• Quit “Terminal” if it is already started and start “Terminal” application.
  • Start copy process
    • Run sudo dd if=/dev/r{SourceDisk} of=/dev/r{DestinationDisk} bs=2m
    • Example: sudo dd if=/dev/rdiskA of=/dev/rdiskB bs=1m
    • Use r prefix, this will make process faster
    • Use disk ID, not partition ID
    • Grab identifiers from Disk Utility or using diskutil list.
    • Block size 1m should improve performance. You could experiment with
      different values. Terminate the process with Control + C, unmount
      volume again (otherwise macOS will auto mount it) and test the speed.
    • Press Control + T to see the progress and the speed.
    • If you have HomeBrew and coreutils installed then you could use GNU dd
      that can automatically report progress
    • Run sudo gdd if=/dev/r{SourceDisk} of=/dev/r{DestinationDisk} bs=1M status=progress
    • Example:sudo gdd if=/dev/rdiskA of=/dev/rdiskB bs=1M status=progress
    • Block size units have slightly different format (M instead of m).
  • Rename HFS+ volume on sparse bundle disk to Time Machine Backups after
    (not sure if it is required, but macOS created sparse bundles have this name
    for backup volume).
  • Sparse bundle won’t have exactly the same size as source disk, so need to fix that:
    • You could skip this step if source backup disk and sparse bundle have the
      same or about the same size.
    • Repair sparse bundle partition map (this will grow partition size in GPT)
    • Run sudo diskutil repairDisk {SparseBundleDiskID}
    • Example: sudo diskutil repairDisk diskX
    • Grow backup HFS+ volume in sparse bundle (grow volume size to partition size)
    • Run sudo diskutil resizeVolume {TimeMachineBackupPartID} 0
    • Example: sudo diskutil resizeVolume diskXs2 0
    • Resize will also trigger HFS+ file system check and it is good to confirm
      that partition after this hardcore migration is still not damaged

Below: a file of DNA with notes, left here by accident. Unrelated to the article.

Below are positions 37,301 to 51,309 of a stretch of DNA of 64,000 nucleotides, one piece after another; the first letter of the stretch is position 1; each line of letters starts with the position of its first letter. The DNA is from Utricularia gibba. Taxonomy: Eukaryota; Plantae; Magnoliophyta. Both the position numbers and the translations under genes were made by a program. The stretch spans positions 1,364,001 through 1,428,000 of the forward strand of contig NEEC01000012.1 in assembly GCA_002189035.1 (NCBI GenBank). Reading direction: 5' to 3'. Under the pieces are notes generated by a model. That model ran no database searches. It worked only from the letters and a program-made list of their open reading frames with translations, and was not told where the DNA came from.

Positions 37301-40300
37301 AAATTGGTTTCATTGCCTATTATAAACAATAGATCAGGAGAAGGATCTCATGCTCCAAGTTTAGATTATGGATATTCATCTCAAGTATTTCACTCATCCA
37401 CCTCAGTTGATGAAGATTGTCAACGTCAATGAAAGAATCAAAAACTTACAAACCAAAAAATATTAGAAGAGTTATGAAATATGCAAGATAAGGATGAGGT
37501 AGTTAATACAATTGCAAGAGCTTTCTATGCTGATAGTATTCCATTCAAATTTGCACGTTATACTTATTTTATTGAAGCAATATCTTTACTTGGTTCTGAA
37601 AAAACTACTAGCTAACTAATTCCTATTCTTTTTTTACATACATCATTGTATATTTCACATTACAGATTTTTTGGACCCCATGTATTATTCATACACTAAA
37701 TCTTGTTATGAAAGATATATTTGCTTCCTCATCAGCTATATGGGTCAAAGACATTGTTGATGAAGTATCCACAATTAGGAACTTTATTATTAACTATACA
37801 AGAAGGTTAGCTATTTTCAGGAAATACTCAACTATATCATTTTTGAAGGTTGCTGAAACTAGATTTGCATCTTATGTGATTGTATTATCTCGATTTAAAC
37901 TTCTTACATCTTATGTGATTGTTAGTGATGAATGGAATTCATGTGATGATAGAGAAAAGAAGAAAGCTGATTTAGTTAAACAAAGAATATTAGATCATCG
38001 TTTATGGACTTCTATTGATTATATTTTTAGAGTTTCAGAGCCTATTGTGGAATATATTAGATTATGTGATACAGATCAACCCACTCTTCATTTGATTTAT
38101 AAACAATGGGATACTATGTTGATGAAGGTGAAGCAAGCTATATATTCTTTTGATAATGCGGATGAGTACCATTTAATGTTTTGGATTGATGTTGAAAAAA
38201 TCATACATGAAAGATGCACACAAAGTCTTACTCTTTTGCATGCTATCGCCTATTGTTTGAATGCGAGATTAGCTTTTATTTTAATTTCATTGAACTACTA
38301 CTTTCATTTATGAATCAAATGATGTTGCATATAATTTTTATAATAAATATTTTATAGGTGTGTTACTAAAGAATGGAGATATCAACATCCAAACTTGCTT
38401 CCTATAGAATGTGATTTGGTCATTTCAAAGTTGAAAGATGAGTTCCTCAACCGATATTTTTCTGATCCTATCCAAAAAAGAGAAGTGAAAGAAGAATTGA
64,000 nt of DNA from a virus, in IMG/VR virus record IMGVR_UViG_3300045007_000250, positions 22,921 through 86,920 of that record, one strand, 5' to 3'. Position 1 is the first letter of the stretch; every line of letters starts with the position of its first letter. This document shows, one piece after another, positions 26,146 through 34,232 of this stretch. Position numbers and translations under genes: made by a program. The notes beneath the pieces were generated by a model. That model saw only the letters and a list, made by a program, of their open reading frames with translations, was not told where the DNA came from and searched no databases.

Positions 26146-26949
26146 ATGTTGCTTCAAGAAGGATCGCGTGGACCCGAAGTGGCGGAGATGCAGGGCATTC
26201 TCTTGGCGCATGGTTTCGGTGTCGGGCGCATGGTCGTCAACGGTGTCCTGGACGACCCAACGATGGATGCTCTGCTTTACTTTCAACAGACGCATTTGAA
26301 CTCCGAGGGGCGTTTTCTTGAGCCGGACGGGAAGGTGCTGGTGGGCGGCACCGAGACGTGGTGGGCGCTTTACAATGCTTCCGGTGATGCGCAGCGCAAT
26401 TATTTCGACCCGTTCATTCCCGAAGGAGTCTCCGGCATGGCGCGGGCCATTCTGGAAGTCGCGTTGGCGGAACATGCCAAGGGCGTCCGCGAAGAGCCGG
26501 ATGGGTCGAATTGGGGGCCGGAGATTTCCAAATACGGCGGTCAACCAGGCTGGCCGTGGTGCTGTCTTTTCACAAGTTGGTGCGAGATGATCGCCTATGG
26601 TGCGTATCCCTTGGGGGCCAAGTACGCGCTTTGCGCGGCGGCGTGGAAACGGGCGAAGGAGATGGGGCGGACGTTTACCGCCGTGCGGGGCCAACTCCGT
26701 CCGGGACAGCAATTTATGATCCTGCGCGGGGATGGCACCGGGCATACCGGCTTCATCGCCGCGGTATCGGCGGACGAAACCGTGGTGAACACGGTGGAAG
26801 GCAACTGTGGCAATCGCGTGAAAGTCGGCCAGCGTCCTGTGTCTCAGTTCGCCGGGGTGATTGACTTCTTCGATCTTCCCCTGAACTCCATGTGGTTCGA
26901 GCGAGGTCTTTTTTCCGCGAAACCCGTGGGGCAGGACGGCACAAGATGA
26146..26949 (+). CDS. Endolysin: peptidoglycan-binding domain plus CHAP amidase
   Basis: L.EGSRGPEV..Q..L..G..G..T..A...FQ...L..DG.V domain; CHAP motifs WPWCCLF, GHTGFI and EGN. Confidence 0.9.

• This procedure will take a lot of time because file system check is slow.

Paragon ExtFS did not show perfect stability for me. It crashed macOS a few
times until succeded.

The only time the process has succeded was with these steps and in ~5.5 hours:

  • fresh rebooted macOS
  • all applications besides Terminal were closed
  • 8MB band size was used (this slowed down copying process to 50MB/sec)
  • gdd instead of dd
  • disabled macOS sleep using Amphetamine app

Let me know if you will find what exactly can crash the copying process, so
I can share more details here for others.

Testing network backup

Eject NAS drive from your Mac and connect back to NAS.

You will most-likely need to fix ownership on files to make them readable
from network:

# in my example disk is mounted to /media and Samba is configured to use nobody
sudo chown -R nobody:nobody /media/TimeMachine

Initiate backup using Time Machine menu on macOS.

Mac could probably ask about “The identity of the backup disk has changed since
the previous backup”. This is fine for initial backup because this is exactly
what we did. Click “Use This Disk” to continue.

The initial backup should be successfully completed. You could enable automatic
backups back after.

I would recommend to use both backup solutions (local disk and network disk)
for some time before you could confirm that network backup works well in terms
of stability and performance.

Conclusing

I hope this article will save some of your time. Let me know please if there is
anything I can fix to make this article better.

Thank you and happy migration 😉